Osteochondral Autograft Transfer System (OATS)

Your body’s joints are lined with a smooth tissue known as hyaline cartilage, which acts as a shock absorber and allows the bones to move easily within the joint. Normal wear-and-tear or injury can cause defects in the cartilage, leaving irregular articular surfaces that limit movement. Patients with this condition often experience pain, swelling and even disability.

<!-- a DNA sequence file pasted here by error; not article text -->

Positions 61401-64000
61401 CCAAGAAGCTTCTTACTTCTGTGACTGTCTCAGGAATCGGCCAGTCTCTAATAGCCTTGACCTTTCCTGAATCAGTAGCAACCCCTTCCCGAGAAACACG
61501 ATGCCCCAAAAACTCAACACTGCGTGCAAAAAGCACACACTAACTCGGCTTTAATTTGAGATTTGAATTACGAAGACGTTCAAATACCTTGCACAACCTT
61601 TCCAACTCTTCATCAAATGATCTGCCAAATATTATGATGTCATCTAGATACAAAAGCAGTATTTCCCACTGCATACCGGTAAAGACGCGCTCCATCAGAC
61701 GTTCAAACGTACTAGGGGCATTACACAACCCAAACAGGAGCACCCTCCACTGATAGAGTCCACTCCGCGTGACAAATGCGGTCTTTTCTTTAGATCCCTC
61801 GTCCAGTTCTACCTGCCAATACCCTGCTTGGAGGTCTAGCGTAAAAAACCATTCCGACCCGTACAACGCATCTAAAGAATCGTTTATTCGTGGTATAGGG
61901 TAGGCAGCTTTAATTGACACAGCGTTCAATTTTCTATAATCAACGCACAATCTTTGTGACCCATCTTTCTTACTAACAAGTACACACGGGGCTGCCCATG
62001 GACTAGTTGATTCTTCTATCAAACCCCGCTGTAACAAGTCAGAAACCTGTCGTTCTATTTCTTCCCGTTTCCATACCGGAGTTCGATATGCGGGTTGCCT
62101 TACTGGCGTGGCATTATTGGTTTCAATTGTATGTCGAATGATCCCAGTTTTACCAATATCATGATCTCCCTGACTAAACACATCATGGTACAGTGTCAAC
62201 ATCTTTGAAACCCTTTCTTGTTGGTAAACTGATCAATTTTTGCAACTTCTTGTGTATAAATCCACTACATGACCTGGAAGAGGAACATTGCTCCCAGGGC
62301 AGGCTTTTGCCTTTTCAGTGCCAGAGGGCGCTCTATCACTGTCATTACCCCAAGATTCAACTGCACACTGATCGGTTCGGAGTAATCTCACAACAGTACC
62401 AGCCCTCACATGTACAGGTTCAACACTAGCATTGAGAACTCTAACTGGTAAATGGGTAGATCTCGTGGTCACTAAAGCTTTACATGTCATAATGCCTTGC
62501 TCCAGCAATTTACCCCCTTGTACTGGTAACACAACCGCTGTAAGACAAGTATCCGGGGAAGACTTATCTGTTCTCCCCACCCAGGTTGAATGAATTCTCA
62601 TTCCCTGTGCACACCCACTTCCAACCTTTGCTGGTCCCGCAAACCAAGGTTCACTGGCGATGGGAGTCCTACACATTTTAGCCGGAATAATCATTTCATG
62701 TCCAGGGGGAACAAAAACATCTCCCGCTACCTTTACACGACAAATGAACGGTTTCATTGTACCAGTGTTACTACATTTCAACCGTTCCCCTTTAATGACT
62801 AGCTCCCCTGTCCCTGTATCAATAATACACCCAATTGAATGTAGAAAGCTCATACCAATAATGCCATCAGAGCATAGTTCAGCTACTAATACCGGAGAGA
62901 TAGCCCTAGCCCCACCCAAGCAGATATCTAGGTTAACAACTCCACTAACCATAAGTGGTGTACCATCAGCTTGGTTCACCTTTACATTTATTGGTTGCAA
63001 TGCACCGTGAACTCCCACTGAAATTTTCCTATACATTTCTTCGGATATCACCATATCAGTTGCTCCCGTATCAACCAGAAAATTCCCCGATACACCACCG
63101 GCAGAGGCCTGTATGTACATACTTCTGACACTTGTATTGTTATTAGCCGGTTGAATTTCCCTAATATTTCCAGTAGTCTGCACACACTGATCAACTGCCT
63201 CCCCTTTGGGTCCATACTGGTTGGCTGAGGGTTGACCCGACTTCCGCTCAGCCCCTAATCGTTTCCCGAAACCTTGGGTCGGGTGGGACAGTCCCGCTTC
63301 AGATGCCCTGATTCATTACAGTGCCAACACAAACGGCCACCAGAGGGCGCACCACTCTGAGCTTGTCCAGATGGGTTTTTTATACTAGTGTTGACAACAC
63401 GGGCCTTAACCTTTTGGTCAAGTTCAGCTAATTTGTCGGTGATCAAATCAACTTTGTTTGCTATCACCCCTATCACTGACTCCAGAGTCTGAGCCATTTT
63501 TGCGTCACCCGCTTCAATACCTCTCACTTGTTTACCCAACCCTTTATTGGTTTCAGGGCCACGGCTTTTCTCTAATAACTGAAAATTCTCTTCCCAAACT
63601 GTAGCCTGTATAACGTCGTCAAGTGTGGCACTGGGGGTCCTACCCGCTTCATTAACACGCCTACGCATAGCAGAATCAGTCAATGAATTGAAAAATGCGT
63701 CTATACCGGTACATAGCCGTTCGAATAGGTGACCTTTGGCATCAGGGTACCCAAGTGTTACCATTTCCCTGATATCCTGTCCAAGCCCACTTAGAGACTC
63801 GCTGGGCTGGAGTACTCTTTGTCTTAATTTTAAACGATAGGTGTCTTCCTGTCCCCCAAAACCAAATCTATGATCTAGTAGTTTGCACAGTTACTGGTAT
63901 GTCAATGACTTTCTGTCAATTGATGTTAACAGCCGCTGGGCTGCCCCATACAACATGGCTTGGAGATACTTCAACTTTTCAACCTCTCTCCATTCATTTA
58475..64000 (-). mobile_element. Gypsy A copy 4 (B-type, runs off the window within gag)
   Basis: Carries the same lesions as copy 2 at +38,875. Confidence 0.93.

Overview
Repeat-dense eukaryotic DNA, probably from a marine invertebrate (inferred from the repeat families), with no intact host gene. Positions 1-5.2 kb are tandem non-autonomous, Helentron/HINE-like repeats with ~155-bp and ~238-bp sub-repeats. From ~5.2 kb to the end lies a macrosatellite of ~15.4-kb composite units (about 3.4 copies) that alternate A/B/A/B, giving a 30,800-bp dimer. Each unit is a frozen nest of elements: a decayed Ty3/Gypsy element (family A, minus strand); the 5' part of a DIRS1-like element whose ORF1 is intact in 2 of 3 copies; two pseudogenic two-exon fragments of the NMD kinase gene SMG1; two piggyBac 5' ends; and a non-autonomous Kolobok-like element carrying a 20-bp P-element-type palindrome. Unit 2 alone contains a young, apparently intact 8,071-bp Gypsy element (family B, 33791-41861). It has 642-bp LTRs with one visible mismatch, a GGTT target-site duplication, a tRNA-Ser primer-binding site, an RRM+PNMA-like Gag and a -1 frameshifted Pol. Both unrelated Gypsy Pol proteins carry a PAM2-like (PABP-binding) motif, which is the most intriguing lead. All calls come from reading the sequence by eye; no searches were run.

Osteochondral autograft transfer system (OATS) is one of the two types of cartilage transfer procedures that orthopaedic surgeons use to correct this condition. This procedure is typically reserved for patients under the age of 50 and with minimal cartilage damage. Cartilage transfer procedures, like OATS, involve moving plugs of healthy cartilage and bone from a non-weight-bearing area of the knee to a damaged area of cartilage in the knee. During an OATS procedure, the surgeon moves one or two large plugs, in contrast to a mosaicplasty, the other type of cartilage transfer procedure, which involves multiple tiny plugs. The transfer of this new cartilage will then go on to promote new cartilage growth and healing in the knee. 

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